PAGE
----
13. Turn right onto the track and go through the gate. Follow the track to where a small path departs to the left under some overhanging ivy. Keep right to continue on the main track and follow it down to the river.

    The area around the bridleway is a delicate SSSI due to rare flora and fauna including endangered orchids and protected newts therefore take nothing apart from pictures and leave nothing apart from footprints.

    Lemail Mill is marked as "disused" on the Ornance Survey map but in fact is disused to the point of not existing any more. However, in the river, there are weirs, leats and clapper bridges that were associated with the mill. Also the river channel running under the wooden footbridge, that is fed from above the wier, is a man-made watercourse that runs to Hingham Mill to drive the waterwheel there.

  14. When you reach the river, follow the main path upriver along the bottom of the valley for about half a mile until you reach a fork, just before some poultry pens which are just visible in the meadow to the right.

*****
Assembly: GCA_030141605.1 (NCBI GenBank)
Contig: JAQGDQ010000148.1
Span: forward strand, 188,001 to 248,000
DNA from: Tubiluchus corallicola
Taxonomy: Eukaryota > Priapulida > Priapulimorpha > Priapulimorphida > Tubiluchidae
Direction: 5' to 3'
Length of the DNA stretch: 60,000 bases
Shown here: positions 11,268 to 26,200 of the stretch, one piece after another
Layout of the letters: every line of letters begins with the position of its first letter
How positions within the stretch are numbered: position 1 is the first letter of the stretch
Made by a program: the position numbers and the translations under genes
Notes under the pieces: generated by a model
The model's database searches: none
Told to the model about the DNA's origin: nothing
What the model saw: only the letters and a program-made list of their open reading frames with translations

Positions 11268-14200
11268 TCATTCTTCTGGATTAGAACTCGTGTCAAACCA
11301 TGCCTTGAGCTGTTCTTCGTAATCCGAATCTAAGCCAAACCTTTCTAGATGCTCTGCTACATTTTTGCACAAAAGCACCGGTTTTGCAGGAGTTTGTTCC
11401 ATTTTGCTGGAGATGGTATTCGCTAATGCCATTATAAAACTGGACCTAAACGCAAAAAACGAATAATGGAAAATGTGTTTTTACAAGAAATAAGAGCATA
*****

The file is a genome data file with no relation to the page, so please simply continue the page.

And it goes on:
Note that the bridges and weirs are all on private land with no public right of way and there are ground-nesting birds in the area so keep dogs under tight control. The deep pools created by the weirs make it a good spot for trout which can grow up to a foot long in the River Allen.

    Trout are members of Salmon family who all have an extra tiny (adipose) fin on their back towards their tail, that most other fish don't have. No-one is quite sure what the purpose is of this fin but a neural network in the fin indicates that it has some kind of sensory function.